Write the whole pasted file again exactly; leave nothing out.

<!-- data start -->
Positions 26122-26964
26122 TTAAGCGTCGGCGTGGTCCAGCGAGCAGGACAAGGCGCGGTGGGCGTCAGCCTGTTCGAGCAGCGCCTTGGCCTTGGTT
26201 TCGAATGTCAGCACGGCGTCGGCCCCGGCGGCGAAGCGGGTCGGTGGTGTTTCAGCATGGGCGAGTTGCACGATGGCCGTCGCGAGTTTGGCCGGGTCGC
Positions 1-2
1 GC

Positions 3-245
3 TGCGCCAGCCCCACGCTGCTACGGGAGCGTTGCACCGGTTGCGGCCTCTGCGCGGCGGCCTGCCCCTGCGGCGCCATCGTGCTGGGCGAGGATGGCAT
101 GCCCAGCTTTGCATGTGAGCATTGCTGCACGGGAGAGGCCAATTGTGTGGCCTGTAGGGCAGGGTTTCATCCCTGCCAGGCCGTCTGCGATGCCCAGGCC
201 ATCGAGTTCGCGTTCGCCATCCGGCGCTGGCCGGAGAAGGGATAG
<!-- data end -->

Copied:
Positions 26122-26964
26122 TTAAGCGTCGGCGTGGTCCAGCGAGCAGGACAAGGCGCGGTGGGCGTCAGCCTGTTCGAGCAGCGCCTTGGCCTTGGTT
26201 TCGAATGTCAGCACGGCGTCGGCCCCGGCGGCGAAGCGGGTCGGTGGTGTTTCAGCATGGGCGAGTTGCACGATGGCCGTCGCGAGTTTGGCCGGGTCGC
Positions 1-2
1 GC

Positions 3-245
3 TGCGCCAGCCCCACGCTGCTACGGGAGCGTTGCACCGGTTGCGGCCTCTGCGCGGCGGCCTGCCCCTGCGGCGCCATCGTGCTGGGCGAGGATGGCAT
101 GCCCAGCTTTGCATGTGAGCATTGCTGCACGGGAGAGGCCAATTGTGTGGCCTGTAGGGCAGGGTTTCATCCCTGCCAGGCCGTCTGCGATGCCCAGGCC
201 ATCGAGTTCGCGTTCGCCATCCGGCGCTGGCCGGAGAAGGGATAG